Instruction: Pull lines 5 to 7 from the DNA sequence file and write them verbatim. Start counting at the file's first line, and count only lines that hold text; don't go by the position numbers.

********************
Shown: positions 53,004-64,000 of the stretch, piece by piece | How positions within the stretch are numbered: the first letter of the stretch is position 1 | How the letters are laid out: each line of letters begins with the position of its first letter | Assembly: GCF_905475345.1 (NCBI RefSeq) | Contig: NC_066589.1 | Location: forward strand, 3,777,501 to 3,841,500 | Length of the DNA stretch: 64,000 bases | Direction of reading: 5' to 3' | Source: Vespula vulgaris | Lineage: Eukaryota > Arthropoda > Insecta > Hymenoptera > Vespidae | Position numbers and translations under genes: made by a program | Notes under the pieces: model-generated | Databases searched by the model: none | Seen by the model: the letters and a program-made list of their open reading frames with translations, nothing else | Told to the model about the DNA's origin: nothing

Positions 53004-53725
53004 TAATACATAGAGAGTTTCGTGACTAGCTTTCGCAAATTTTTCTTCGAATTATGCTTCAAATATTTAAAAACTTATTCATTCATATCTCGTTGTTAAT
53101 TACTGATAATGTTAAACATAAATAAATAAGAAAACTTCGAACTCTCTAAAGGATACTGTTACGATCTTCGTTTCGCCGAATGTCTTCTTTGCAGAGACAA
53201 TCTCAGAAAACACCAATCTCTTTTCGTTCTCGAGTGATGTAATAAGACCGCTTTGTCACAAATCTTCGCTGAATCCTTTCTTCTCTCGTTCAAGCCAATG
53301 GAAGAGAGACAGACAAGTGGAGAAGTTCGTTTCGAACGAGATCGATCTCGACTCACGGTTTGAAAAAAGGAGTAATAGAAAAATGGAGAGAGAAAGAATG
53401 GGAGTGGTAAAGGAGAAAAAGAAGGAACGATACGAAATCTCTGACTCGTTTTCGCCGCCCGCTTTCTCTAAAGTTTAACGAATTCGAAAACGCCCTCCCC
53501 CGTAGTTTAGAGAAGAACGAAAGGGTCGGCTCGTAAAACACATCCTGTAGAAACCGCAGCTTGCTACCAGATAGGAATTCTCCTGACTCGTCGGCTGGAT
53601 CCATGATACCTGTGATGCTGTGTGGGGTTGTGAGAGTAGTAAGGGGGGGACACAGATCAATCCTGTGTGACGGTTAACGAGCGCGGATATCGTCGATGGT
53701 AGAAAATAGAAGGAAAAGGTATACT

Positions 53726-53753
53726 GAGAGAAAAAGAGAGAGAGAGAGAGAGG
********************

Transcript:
53201 TCTCAGAAAACACCAATCTCTTTTCGTTCTCGAGTGATGTAATAAGACCGCTTTGTCACAAATCTTCGCTGAATCCTTTCTTCTCTCGTTCAAGCCAATG
53301 GAAGAGAGACAGACAAGTGGAGAAGTTCGTTTCGAACGAGATCGATCTCGACTCACGGTTTGAAAAAAGGAGTAATAGAAAAATGGAGAGAGAAAGAATG
53401 GGAGTGGTAAAGGAGAAAAAGAAGGAACGATACGAAATCTCTGACTCGTTTTCGCCGCCCGCTTTCTCTAAAGTTTAACGAATTCGAAAACGCCCTCCCC